Defendant was indicted for murder and convicted of manslaughter. A sentence of 20 years was imposed. Motion for new trial was filed and denied. Defendant appeals. Held:
1. Defense counsel contends that nowhere in the transcript was it shown that the defendant shot the deceased. On the contrary, at least two witnesses testified that they saw the defendant shoot the deceased. Eyewitness testimony is direct evidence and is not circumstantial evidence of guilt. Andrews v. State, 232 Ga. 423 (2) (207 SE2d 61) (1974)
; Ward v. State, 233 Ga. 251
, 252 (210 SE2d 772
) (1974). There was evidence sufficient to support the jury in convicting the defendant of manslaughter. The verdict was not contrary to the evidence and without evidence to support it.
3. Defendant signed a written incriminating statement as to the shooting and killing of the deceased and also a written waiver of his constitutional rights. The statement was signed at 10:00 a.m. and the waiver at 10:40 a.m. on February 6, 1971. Defendant contends that as the statement was signed before the waiver, this was in direct contravention of Miranda v. Arizona, 384 U. S. 436 (86 SC 1602, 16 LE2d 694). The evidence shows that the defendant was warned of her constitutional rights under Miranda before she ever made any statement. She thereafter signed this written waiver knowing well that she had been properly warned of her right to remain silent before she ever made any written incriminating statement in this case. There is no reversible error, simply because the written waiver was actually signed 40 minutes after she signed the written incriminating statement.
4. The defendant was allowed to make an unsworn statement. She stated that she had not intended to kill; that there was shooting outside of her house; that she fired some shots out the door and that she did not fire to hit anybody. Her written statement to the same effect was also admitted In evidence by the state. It has long been the law that if there is any evidence, however slight, as to whether the offense is murder or voluntary manslaughter, instruction as to the law on both offenses should be given. Banks v. State, 227 Ga. 578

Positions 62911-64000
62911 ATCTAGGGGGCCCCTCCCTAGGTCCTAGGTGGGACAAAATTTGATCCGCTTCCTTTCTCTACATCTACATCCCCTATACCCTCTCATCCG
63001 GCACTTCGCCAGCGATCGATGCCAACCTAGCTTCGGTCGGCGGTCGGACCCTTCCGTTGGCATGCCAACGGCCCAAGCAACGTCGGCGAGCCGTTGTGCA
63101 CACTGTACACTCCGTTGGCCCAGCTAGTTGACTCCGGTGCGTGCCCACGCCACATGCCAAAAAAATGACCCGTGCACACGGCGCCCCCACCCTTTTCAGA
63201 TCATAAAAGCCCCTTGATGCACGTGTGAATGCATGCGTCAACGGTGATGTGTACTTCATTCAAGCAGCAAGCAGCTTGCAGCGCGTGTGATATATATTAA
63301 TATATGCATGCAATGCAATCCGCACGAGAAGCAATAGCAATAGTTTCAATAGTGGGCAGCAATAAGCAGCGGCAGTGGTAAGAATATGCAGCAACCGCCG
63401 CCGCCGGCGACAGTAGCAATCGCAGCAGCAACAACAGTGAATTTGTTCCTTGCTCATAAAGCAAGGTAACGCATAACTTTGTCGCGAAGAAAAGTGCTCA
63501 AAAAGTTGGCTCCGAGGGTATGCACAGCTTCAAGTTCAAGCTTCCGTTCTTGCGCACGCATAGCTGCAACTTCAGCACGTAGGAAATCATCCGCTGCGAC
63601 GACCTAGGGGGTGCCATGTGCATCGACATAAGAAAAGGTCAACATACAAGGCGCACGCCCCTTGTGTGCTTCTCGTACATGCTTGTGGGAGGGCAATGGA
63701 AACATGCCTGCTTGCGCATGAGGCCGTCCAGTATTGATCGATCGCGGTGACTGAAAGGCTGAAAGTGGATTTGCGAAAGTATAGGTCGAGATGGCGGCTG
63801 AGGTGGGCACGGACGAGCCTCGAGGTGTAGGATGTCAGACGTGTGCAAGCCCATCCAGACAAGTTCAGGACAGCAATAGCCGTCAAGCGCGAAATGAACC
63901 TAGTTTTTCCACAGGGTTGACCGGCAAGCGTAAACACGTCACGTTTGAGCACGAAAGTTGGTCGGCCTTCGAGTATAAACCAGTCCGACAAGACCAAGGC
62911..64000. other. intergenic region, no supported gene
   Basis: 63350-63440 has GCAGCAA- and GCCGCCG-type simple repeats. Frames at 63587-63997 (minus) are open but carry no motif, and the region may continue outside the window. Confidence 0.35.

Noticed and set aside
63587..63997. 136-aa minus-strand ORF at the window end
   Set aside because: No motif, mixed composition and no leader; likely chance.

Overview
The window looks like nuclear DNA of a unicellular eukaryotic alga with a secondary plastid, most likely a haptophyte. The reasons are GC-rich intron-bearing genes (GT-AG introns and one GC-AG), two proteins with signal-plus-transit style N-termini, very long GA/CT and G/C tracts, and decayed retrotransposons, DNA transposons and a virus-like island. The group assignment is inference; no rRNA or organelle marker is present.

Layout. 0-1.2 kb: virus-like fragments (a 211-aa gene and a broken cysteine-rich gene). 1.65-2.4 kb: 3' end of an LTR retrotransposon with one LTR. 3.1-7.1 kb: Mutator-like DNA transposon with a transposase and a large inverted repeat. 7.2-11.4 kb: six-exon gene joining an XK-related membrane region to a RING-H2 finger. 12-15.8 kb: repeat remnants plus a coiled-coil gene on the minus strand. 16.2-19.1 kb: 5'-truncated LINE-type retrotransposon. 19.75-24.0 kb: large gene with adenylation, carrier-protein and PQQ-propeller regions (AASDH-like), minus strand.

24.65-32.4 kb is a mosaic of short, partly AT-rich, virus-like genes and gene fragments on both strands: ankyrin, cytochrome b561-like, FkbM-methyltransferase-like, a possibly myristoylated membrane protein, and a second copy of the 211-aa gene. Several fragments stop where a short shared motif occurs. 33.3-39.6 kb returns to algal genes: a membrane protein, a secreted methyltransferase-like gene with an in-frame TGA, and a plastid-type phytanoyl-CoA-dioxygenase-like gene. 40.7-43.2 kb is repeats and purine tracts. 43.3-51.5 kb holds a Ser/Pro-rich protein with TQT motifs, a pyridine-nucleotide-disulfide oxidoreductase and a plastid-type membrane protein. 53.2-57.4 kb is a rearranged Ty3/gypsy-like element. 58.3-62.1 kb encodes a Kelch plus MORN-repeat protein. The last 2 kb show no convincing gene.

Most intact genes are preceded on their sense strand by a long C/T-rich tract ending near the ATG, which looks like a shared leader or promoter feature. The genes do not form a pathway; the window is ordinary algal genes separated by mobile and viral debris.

, 580 (182 SE2d 106
). But this has been changed by the Supreme Court of Georgia in its recent decision in State v. Stonaker, 236 Ga. 1
5. An admission by the defendant in his statement may be treated as evidence. Hargroves v. State, 179 Ga. 722 (4) (177 SE 561). The statement by the defendant could be believed in part and disbelieved in part. Therefore, under the evidence and statement here, the jury could have returned a verdict of guilty of murder, voluntary manslaughter or involuntary manslaughter, or, of not guilty. The court did not err in giving in the charge the definition of these various felonies.
State, 134 Ga. App. 123 (213 SE2d 506)
, that court set down vast and far-reaching new rules as to when the trial judge is requested to charge and on what; that is: It is not necessary to charge on the lesser included crime in the indictment or accusation without a written request by either the state or the accused.
In so doing, the Supreme Court specifically overruled its own recent case of Kerbo v. State, 230 Ga. 241 (196 SE2d 424)
and used the following language: ". . . [S]imilar rulings in other cases by this court and the Court of Appeals are overruled." What a broad statement! It has long been the established law of Georgia that if there is any evidence, however slight, as to a lesser offense, the same should be given in charge to the jury. And now with one stroke of the pen the Supreme Court overruled hundreds, perhaps thousands, of well-established cases setting forth this principle of law.